Guest Editorial – By Rick Miller
Rick Miller is president of the U.S.’s National Hydropower Association for the 2008-2009 term.
The hydro industry is experiencing a renaissance. Consider the following facts about hydropower development activity in the U.S.:*
- –40 conventional projects at existing dams, totaling more than 920 MW;
–15 pumped-storage projects, totaling almost 10,000 MW; and
–13 new conventional small hydro projects, totaling more than 40 MW.
In addition, there are multiple wave, tidal, and stream projects in various stages of development – the leading edge of a waterpower resource that can add many megawatts in the long term.
Altogether, these new sources will translate directly into clean, climate-friendly energy being brought on line and a new era of job creation for engineers, scientists, manufacturers, operators, and others.
The fact that the industry is experiencing this tremendous growth is a testament to the longstanding work of the National Hydropower Association (NHA) and its members – something we all should be proud of.
A variety of factors are contributing to this resurgence of interest in U.S. hydropower, including:
- –The Energy Policy Act of 2005 (EPAct 2005), where hydropower finally was recognized as a renewable energy source and eligible for support via production tax credits (PTC) and clean renewable energy bonds (CREB);
–Utilities and developers adopting climate-friendly portfolio strategies;
–Renewable portfolio standards in 26 states, many recognizing hydropower; and
–Hydropower, especially pumped storage, being the best integrator of other renewables (such as wind and solar). Hydropower provides a robust solution to grid stability issues, and EPAct 2005 acknowledged pumped storage as a “transmission enhancement.”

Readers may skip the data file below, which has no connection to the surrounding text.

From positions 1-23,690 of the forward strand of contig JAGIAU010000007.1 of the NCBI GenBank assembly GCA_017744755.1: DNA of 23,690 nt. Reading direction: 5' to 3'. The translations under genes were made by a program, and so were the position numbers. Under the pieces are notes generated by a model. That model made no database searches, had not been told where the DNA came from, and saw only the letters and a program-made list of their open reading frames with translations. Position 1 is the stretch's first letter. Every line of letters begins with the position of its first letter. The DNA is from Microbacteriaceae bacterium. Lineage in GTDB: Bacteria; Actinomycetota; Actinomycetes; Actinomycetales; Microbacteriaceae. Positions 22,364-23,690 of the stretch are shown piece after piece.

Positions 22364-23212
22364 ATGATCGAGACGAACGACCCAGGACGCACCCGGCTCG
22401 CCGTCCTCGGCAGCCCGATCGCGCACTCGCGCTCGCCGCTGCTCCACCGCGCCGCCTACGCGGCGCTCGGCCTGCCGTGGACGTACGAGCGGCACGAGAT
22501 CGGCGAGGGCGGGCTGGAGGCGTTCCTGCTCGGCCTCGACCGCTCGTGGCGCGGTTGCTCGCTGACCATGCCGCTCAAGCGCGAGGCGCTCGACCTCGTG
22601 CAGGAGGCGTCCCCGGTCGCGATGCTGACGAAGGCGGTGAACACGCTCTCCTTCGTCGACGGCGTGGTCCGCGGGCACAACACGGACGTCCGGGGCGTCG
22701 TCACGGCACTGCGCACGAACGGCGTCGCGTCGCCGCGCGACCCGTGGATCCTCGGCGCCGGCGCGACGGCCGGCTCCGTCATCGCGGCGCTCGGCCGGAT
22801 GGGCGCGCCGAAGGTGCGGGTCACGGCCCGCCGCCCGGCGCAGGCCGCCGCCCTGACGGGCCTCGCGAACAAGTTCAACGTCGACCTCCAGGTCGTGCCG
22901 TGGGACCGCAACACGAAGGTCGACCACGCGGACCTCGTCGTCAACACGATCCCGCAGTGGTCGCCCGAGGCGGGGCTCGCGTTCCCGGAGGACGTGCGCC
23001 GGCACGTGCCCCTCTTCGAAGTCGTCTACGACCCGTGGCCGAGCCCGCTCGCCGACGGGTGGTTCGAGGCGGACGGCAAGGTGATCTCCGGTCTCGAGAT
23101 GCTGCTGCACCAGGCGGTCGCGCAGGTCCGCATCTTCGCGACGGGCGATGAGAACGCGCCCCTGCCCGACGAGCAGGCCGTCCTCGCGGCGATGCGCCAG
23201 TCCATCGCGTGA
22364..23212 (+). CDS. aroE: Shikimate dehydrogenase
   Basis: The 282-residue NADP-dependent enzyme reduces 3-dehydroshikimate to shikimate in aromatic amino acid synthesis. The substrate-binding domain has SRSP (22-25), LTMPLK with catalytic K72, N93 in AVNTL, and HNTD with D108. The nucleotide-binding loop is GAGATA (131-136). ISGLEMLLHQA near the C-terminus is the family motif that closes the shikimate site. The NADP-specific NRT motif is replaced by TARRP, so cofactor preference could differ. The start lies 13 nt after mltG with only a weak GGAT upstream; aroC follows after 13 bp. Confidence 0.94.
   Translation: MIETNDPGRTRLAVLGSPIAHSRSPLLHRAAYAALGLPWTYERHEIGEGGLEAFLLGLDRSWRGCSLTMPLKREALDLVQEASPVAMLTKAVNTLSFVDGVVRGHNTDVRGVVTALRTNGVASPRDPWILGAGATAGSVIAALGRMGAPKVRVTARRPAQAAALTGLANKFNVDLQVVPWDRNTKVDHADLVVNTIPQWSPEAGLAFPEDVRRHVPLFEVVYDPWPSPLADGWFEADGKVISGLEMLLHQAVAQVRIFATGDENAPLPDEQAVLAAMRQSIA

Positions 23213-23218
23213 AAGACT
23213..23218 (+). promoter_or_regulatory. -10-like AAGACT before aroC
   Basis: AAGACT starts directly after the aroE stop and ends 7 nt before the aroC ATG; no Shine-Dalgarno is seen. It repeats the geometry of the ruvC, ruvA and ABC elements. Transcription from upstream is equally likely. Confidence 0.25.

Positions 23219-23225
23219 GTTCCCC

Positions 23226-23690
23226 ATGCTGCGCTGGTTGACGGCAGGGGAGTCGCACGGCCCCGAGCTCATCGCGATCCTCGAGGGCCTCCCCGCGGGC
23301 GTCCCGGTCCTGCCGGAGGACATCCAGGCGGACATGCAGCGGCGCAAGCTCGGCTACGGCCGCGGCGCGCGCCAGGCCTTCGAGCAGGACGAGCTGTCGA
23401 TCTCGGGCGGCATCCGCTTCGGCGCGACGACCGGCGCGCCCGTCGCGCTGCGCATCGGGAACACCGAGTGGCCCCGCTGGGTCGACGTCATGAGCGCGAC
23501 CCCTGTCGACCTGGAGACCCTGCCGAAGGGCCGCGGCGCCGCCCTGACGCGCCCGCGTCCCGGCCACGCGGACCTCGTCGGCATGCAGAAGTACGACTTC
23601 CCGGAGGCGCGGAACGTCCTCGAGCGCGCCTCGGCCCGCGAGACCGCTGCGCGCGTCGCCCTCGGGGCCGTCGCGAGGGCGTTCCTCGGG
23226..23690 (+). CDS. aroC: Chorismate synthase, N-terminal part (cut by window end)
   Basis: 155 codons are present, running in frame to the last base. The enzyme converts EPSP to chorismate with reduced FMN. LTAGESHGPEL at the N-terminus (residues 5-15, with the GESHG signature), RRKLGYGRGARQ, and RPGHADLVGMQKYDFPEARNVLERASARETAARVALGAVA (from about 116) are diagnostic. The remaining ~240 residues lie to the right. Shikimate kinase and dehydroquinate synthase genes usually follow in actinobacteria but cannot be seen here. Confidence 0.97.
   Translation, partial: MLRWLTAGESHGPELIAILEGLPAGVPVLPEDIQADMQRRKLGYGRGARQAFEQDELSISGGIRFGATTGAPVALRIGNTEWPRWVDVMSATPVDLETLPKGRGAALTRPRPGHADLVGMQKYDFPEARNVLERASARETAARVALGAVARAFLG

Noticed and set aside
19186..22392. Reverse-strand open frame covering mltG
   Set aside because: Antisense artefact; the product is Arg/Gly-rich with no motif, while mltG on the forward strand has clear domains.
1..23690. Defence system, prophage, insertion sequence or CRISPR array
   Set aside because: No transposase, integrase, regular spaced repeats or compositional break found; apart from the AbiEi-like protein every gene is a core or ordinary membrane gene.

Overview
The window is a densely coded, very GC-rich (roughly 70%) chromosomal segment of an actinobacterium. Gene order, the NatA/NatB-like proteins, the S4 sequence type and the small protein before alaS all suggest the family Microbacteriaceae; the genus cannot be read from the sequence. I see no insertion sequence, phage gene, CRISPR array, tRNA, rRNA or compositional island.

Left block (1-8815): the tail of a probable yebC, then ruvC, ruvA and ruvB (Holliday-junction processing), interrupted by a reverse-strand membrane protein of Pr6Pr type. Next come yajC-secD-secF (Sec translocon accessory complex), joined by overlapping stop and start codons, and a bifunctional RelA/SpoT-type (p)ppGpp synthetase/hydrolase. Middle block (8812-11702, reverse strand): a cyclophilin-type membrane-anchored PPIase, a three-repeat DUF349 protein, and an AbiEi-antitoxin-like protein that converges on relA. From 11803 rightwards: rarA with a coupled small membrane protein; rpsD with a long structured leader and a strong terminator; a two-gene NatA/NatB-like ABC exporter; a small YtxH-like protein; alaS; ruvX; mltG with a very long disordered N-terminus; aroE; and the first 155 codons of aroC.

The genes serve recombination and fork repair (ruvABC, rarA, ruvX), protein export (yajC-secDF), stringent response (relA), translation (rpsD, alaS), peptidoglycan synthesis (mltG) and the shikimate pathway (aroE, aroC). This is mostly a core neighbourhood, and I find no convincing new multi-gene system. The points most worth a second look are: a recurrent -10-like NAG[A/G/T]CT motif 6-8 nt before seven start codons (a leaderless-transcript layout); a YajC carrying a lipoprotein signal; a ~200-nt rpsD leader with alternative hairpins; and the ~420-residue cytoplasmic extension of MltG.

Hydropower development is surging in response to the acknowledgment that hydro is an important part of the family of renewables, all of which contribute to a global climate change solution. Even some former industry critics are coming to recognize hydropower as an eco-friendly solution, with tremendous potential for alleviating carbon dioxide emissions. They are realizing the inclusive environment in which hydro projects are developed – that it is a collaborative and cooperative process, where the interests of many can be brought together. Ever-evolving design concepts and technology, optimized operation, and mitigation strategies that minimize effects on natural resources all contribute to making hydropower an increasingly attractive energy supply alternative.
The broad effort to develop and install hydropower units at existing non-hydro dams is an important initiative. Moreover, we are on the cusp of an explosion in pumped-storage projects that can support the integration of the thousands – and thousands of megawatts – of wind turbines coming on line. As an example of this need, one transmission system operator is faced with the prospect of integrating, by the end of 2009, approximately 3,800 MW of wind energy into a system that totals only 9,000 MW! Even with the best of wind forecasting and grid interconnections, what energy source other than pumped-storage hydropower is going to be able to cost-effectively provide the necessary grid-stabilizing capabilities?
Conditions are ripe for the enterprise of alternative energy in the U.S. There are actions we need to take to keep waterpower on the forefront of the American conscience. We must continue to:
- –Work closely with other renewable energy associations on Capitol Hill to seek and obtain a long-term extension of the PTCs and CREBs funding.
–Meet with our members of Congress so they fully understand the job creation that is directly related to this renewed activity in the most proven, most reliable green energy source.
–Educate state and federal agencies on the need to continue research and development funding for hydropower technology development, including: advanced turbines that provide increased generation and environmental performance; hydrokinetic applications in wave, tidal, stream, and conduit machines; and accurately assessing the resource potential and evaluating the various effects associated with commercializing these technologies.
–Promote hydropower as a renewable resource in the evolving carbon cap and trade legislation, and fully understand how regional differences in energy production will affect our members.
We have much to do, and we are well-positioned to continue leading the renewable energy charge. It is a great privilege for me to serve the hydro industry as president of NHA, and I very much look forward to working with our industry members to make history together.